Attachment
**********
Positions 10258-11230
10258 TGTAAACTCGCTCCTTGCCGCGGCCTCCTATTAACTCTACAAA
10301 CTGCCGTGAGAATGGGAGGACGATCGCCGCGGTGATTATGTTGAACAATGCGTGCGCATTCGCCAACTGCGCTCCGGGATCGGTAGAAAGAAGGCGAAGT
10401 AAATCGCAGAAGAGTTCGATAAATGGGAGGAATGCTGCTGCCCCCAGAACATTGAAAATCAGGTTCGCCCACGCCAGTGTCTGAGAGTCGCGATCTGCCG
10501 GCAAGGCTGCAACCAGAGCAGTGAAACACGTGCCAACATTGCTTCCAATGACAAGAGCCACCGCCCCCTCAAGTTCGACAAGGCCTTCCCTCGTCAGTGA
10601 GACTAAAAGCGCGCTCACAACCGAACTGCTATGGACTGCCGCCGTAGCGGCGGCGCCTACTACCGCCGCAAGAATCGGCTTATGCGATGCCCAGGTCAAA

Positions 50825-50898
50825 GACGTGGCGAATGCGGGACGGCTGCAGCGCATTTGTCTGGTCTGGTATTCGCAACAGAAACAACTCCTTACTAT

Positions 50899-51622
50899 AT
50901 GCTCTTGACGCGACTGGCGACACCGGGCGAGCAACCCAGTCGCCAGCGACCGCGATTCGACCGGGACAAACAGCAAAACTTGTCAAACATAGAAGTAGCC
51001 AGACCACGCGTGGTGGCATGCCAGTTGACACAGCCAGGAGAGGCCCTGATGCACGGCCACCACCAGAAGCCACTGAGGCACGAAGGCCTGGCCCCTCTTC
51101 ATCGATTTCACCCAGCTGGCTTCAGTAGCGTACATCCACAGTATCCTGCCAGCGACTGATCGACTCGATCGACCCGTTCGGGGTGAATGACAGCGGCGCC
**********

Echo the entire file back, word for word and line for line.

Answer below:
Positions 10258-11230
10258 TGTAAACTCGCTCCTTGCCGCGGCCTCCTATTAACTCTACAAA
10301 CTGCCGTGAGAATGGGAGGACGATCGCCGCGGTGATTATGTTGAACAATGCGTGCGCATTCGCCAACTGCGCTCCGGGATCGGTAGAAAGAAGGCGAAGT
10401 AAATCGCAGAAGAGTTCGATAAATGGGAGGAATGCTGCTGCCCCCAGAACATTGAAAATCAGGTTCGCCCACGCCAGTGTCTGAGAGTCGCGATCTGCCG
10501 GCAAGGCTGCAACCAGAGCAGTGAAACACGTGCCAACATTGCTTCCAATGACAAGAGCCACCGCCCCCTCAAGTTCGACAAGGCCTTCCCTCGTCAGTGA
10601 GACTAAAAGCGCGCTCACAACCGAACTGCTATGGACTGCCGCCGTAGCGGCGGCGCCTACTACCGCCGCAAGAATCGGCTTATGCGATGCCCAGGTCAAA

Positions 50825-50898
50825 GACGTGGCGAATGCGGGACGGCTGCAGCGCATTTGTCTGGTCTGGTATTCGCAACAGAAACAACTCCTTACTAT

Positions 50899-51622
50899 AT
50901 GCTCTTGACGCGACTGGCGACACCGGGCGAGCAACCCAGTCGCCAGCGACCGCGATTCGACCGGGACAAACAGCAAAACTTGTCAAACATAGAAGTAGCC
51001 AGACCACGCGTGGTGGCATGCCAGTTGACACAGCCAGGAGAGGCCCTGATGCACGGCCACCACCAGAAGCCACTGAGGCACGAAGGCCTGGCCCCTCTTC
51101 ATCGATTTCACCCAGCTGGCTTCAGTAGCGTACATCCACAGTATCCTGCCAGCGACTGATCGACTCGATCGACCCGTTCGGGGTGAATGACAGCGGCGCC